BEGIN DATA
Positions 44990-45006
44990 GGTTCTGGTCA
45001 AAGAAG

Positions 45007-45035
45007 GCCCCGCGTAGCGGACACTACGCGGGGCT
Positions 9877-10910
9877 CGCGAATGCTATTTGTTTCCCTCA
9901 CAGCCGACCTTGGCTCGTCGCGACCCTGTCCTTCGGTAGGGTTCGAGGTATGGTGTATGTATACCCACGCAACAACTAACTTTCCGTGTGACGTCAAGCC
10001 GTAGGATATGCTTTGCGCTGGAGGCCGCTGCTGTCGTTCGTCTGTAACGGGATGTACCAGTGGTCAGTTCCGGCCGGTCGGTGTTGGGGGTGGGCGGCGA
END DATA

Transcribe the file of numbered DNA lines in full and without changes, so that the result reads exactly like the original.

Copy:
Positions 44990-45006
44990 GGTTCTGGTCA
45001 AAGAAG

Positions 45007-45035
45007 GCCCCGCGTAGCGGACACTACGCGGGGCT
Positions 9877-10910
9877 CGCGAATGCTATTTGTTTCCCTCA
9901 CAGCCGACCTTGGCTCGTCGCGACCCTGTCCTTCGGTAGGGTTCGAGGTATGGTGTATGTATACCCACGCAACAACTAACTTTCCGTGTGACGTCAAGCC
10001 GTAGGATATGCTTTGCGCTGGAGGCCGCTGCTGTCGTTCGTCTGTAACGGGATGTACCAGTGGTCAGTTCCGGCCGGTCGGTGTTGGGGGTGGGCGGCGA